9 hours ago

Alabama Senate passes Vulnerable Child Compassion and Protection Act

MONTGOMERY — On a party line vote, the Alabama Senate on Tuesday passed SB 10, the Vulnerable Child Compassion and Protection Act.

Sponsored by Sen. Shay Shelnutt (R-Trussville), the bill would ban the performance of medical procedures and the prescription of puberty-blocking medications and sex-change hormones used as transgender therapies for minors, with certain exceptions.

The vote was 23-4, with the only four Democrats present all dissenting: Sens. Billy Beasley (D-Clayton), Vivian Figures (D-Mobile), Bobby Singleton (D-Greensboro) and Rodger Smitherman (D-Birmingham).

Shelnutt, since first introducing a version of the legislation last year, has said his goal in bringing the bill was to simply protect children from making harmful longterm decisions that they may later regret once more mature.

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“The primary concern here is the health and well-being of Alabama’s children,” stated Shelnutt. “We must protect vulnerable minors who do not have the mental capacity to make life-altering decisions of this caliber. The efficacy and effects of these particular surgeries and methods of treatment are not well-sustained by medical evidence, and actions of this severity cannot be undone.”

“I believe it is our responsibility as lawmakers to do all we can to keep our children out of harm’s way,” he added. “Protecting minors from these powerful drugs and consequential procedures will help ensure they do not feel responsible to make a decision they may wish to later undo, ultimately causing more harm.”

The House Judiciary Committee last week approved as amended the lower chamber’s companion version of the bill, which is sponsored by Rep. Wes Allen (R-Troy). HB 1 now awaits consideration on the House floor.

In response to the passage of SB 10, Scott McCoy — SPLC interim deputy director for LGBTQ Rights & Special Litigation — released a statement.

“The Alabama State Senate is dangerously close to passing yet another piece of discriminatory legislation that likely will lead to long and expensive litigation at high cost to Alabama taxpayers,” McCoy decried.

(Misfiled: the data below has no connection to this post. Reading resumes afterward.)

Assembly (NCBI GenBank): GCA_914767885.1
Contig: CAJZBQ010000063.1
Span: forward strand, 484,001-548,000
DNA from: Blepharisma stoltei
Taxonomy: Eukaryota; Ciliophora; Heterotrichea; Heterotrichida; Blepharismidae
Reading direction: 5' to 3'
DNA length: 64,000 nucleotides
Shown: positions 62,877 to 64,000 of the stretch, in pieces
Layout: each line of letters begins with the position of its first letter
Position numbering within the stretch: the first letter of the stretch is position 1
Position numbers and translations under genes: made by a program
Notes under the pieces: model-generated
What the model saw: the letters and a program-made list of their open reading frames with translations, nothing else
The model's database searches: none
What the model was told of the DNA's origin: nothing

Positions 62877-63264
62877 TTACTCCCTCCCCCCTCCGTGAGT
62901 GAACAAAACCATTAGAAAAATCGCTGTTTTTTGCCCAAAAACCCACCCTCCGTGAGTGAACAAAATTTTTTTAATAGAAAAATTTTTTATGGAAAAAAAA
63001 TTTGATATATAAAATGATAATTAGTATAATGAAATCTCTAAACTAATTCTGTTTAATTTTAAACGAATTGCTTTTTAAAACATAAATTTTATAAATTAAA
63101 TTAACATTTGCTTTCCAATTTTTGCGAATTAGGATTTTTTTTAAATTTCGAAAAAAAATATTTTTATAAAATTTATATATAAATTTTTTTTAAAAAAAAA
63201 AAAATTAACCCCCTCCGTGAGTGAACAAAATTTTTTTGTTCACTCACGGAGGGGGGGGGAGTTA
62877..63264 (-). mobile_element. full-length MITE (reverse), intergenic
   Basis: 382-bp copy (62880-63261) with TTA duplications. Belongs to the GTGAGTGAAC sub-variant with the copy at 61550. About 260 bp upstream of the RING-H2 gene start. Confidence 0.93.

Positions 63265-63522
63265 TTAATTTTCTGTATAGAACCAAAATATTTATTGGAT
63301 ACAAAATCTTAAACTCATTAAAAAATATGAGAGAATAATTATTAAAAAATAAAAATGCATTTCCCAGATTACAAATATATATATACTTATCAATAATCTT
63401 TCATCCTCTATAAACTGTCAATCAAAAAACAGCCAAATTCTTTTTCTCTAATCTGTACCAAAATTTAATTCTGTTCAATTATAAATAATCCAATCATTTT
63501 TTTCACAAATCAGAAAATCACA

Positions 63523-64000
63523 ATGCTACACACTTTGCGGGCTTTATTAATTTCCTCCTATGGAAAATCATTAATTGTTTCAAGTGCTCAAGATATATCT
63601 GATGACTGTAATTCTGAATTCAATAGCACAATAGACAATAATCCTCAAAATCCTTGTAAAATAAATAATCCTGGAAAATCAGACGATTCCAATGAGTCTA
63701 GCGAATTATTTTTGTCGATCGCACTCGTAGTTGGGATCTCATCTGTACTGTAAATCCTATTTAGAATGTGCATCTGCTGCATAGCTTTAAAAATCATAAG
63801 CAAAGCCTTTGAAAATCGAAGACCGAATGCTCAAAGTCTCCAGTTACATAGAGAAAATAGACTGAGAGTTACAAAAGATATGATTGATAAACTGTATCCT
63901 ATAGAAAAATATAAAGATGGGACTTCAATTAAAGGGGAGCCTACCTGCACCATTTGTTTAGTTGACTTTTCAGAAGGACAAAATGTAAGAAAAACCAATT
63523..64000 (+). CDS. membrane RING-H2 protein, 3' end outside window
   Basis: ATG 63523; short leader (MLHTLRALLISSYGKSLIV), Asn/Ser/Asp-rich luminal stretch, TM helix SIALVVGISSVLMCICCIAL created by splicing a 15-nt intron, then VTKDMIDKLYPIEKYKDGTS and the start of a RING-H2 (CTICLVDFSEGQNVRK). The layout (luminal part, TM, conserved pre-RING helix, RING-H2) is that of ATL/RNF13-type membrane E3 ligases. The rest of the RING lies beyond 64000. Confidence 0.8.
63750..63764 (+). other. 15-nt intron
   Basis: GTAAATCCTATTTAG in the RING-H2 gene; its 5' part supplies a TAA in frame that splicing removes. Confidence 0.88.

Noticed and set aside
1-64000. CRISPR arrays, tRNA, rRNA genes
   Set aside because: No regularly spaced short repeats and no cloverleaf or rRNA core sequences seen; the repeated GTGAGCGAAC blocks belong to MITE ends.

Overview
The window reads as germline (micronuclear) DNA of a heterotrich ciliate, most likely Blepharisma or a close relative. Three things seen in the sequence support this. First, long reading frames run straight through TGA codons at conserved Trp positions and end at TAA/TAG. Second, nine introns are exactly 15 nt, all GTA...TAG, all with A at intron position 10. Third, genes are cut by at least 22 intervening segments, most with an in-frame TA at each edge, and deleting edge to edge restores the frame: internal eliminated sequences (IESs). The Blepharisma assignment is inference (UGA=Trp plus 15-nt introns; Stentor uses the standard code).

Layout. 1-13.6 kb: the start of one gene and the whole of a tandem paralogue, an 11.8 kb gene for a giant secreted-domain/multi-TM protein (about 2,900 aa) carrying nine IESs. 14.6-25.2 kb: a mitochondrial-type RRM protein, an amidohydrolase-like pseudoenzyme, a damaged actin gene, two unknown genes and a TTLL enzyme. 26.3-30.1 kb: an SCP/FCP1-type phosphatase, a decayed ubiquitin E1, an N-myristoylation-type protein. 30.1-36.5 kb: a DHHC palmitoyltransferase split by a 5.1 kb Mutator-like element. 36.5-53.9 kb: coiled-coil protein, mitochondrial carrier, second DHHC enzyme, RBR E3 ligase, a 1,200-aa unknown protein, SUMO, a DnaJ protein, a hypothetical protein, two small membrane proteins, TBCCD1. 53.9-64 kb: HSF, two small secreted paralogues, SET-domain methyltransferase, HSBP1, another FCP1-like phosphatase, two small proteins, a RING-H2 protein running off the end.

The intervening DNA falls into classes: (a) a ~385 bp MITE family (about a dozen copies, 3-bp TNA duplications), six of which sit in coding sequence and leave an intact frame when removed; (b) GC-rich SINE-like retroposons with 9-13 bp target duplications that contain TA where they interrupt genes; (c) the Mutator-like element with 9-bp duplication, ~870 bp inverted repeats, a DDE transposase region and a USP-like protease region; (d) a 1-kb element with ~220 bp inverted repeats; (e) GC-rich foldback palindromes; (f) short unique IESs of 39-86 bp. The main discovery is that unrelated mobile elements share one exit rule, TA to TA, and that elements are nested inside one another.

Sean Ross is the editor of Yellowhammer News. You can follow him on Twitter @sean_yhn

10 hours ago

Alabama GOP Senate candidate Lynda Blanchard: 2020 election ‘stolen from President Trump’

Republican U.S. Senate candidate Lynda Blanchard on Tuesday called upon the Alabama House Constitution, Campaigns, and Elections Committee to vote down a bill that would legalize no-excuse absentee voting in the state, among other alterations of Alabama’s elections laws.

The committee is set to meet on Wednesday regarding HB 396, which is sponsored by State Rep. Laura Hall (D-Huntsville). The bill was originally backed by Secretary of State John Merrill, although he has now withdrawn his support for the measure.

Blanchard served in the administration of President Donald J. Trump as his ambassador to Slovenia, the home country of then-First Lady Melania Trump.

The Montgomery resident is Alabama’s only declared U.S. Senate candidate ahead of the 2022 race to replace retiring U.S. Senator Richard Shelby (R-AL). Blanchard in a written statement said HB 396 significantly weakens Alabama’s absentee balloting rules.

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“Absentee balloting invites corruption, cheating, and fraud, so it should be allowed only in rare and unavoidable cases,” she said. “The bill that has been introduced in the Legislature leaves the door wide open for ballot harvesting and other abuses that allowed the recent presidential election to be stolen from President Trump.”

“The bill also begins a dangerous process of watering down Alabama’s election laws, which could lead to the repeal of our photo voter ID requirements and other safeguards that Republicans have put in place,” Blanchard continued.

She concluded, “Alabama should focus on strengthening, not weakening, our honest election reforms, and we certainly shouldn’t implement no-excuse absentee voting, which is often used by liberal Democrats who have refined election fraud and ballot stuffing into an art form.”

Lt. Governor Will Ainsworth (R-AL) and Congressman Mo Brooks (AL-05) have already voiced opposition to HB 396.

Sean Ross is the editor of Yellowhammer News. You can follow him on Twitter @sean_yhn